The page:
- The Washington Times - Friday, September 29, 2006

What other nation in history has obsessively investigated itself during time of war? When will we quit beating ourselves up and move down the road?

Just a few weeks ago, we were treated to Phase 2 of the Senate Intelligence Committee’s report analyzing our failures of prewar intelligence for the millionth time. The Committee — with a nominal majority of Republicans and a working majority of antiwar members — reported that the administration had been wrong in alleging a relationship between Saddam Hussein and al Qaeda.

As Chairman Pat Roberts, Kansas Republican, made clear, the working majority cherry-picked the evidence to conclude there was no relationship when the weight of the evidence indicated there was — going back 10 years. Secretary of State Condoleezza Rice confirmed there were always dissenting opinions but that the prevailing view among U.S. intelligence agencies was that a relationship existed.

The committee demonstrated its absurdity elsewhere, too, when it concluded, preposterously, that Saddam didn’t consider the United States an enemy because he said so during his debriefing. The committee chose to believe that obvious lie from a lying, murderous tyrant over his consistently contradictory statements and behavior over the previous decade.

So we’re paying federal dollars to be told we must ignore our lying eyes and ears: that we must conveniently forget Saddam’s myriad verbal jihads against the United States because he later made the self-serving statement that he hadn’t considered us an enemy? This is too much. You might also recall we fought a war against this maniac in 1991. I suppose he didn’t consider us the enemy then either, or when he shot at our planes in the no-fly zones.

The same kind of counterintuitive, nonsensical analysis has surfaced again this week through yet another leak from the treasonous New York Times, which selectively reported that an April 2006 National Intelligence Estimate concluded the Iraq war has exacerbated worldwide terrorism.

Of course, this little leak wasn’t designed to feed into the Democrats’ November election propaganda message, now was it? Surely you’ve heard the line many times before: President Bush diverted resources from capturing Osama bin Laden — the only terrorist chieftain in the nonglobal war on terror — to pursue his recklessly quixotic vendetta against Iraq. This unprovoked, preemptive strike on the nonthreatening Saddam has caused Muslims the world over to hate us and swelled the ranks of terrorism.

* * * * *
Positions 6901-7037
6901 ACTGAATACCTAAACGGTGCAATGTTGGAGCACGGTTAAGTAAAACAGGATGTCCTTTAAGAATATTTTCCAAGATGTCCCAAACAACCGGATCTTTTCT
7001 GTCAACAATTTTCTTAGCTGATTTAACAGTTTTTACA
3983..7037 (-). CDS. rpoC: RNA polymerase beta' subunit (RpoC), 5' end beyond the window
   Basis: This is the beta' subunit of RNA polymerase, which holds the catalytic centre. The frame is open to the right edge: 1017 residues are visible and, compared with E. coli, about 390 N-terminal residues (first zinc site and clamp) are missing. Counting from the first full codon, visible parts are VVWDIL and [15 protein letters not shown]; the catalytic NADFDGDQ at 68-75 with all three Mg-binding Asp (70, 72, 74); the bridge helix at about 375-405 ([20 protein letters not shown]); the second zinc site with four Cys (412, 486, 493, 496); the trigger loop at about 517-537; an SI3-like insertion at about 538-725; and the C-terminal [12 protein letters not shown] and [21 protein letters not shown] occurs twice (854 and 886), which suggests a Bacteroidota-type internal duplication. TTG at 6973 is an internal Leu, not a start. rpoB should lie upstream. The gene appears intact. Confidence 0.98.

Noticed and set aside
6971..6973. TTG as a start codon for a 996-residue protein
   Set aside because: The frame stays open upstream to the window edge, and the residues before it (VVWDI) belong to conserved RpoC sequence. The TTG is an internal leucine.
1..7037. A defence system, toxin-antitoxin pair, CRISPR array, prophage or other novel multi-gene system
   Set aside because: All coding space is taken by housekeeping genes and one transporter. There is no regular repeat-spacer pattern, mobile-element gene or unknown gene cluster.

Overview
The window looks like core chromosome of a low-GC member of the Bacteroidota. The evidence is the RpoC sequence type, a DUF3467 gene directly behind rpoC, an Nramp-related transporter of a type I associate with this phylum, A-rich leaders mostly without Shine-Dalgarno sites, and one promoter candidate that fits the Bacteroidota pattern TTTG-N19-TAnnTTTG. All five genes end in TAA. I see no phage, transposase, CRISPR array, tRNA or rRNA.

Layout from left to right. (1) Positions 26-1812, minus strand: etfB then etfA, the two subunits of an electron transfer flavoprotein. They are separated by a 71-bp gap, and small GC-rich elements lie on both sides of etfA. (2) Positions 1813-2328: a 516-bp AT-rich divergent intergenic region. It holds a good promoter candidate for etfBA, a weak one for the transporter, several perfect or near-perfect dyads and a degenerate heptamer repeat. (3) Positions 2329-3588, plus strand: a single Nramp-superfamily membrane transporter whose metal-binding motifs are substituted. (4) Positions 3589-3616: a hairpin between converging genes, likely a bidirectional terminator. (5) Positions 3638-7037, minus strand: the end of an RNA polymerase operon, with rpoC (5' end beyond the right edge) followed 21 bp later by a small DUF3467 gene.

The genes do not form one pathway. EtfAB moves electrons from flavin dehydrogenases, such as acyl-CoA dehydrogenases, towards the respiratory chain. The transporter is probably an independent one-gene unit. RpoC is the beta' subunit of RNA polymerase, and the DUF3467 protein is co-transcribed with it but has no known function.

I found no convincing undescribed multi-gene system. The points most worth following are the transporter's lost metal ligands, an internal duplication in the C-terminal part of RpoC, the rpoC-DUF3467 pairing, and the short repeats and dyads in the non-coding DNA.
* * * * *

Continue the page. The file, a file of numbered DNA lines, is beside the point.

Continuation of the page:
When will these tone-deaf people get it through their heads that Islamic extremists have hated us since before the Flood (figuratively, of course)? When will they comprehend that Osama attacked us before we attacked Iraq?

Besides, who would expect our attack on Iraq would endear us to the enemy? It’s not like we sent them a love letter. But if Iraq were not a terrorist-supporting state, why would the terrorists care? Why have they invested so many of their resources to disrupt the Iraqi freedom experiment? Why are they trying to foment a civil war there if Iraq has nothing to do with the global jihad?

More important, why does the left keep dredging this stuff up? The answer is they have no alternative plan for Iraq and figure the only way they can make headway on the national security issue is to continue to paint President Bush as a liar. That brings me to the main point.

Democrats have been telling us nonstop Mr. Bush’s policies — his alleged unilateralism in general, and his attack on Iraq specifically — have caused an otherwise loving enemy to hate and wage war against us. If that’s true — and it isn’t — how much truer is it that the feelings of the Muslim world (and the European left) toward the United States have deteriorated as a direct result of the Democrats’ constant lies about President Bush?

If they truly believe our policies have intensified the hatred of Islamic extremists toward the United States, then why don’t they quit telling the world — when they know better — that Mr. Bush lied about Iraqi weapons of mass destruction and about Saddam’s relationship with al Qaeda? Why don’t they quit falsely charging the administration’s covert policy is to torture enemy combatant detainees at Gitmo? Why don’t they quit saying President Bush attacked Iraq for its oil?

Easy. They either don’t believe negative world opinion of the United States spawns terrorism as they claim, or they don’t care whether it does — at least they don’t care as much about that as they care about regaining political power.

David Limbaugh is a nationally syndicated columnist.

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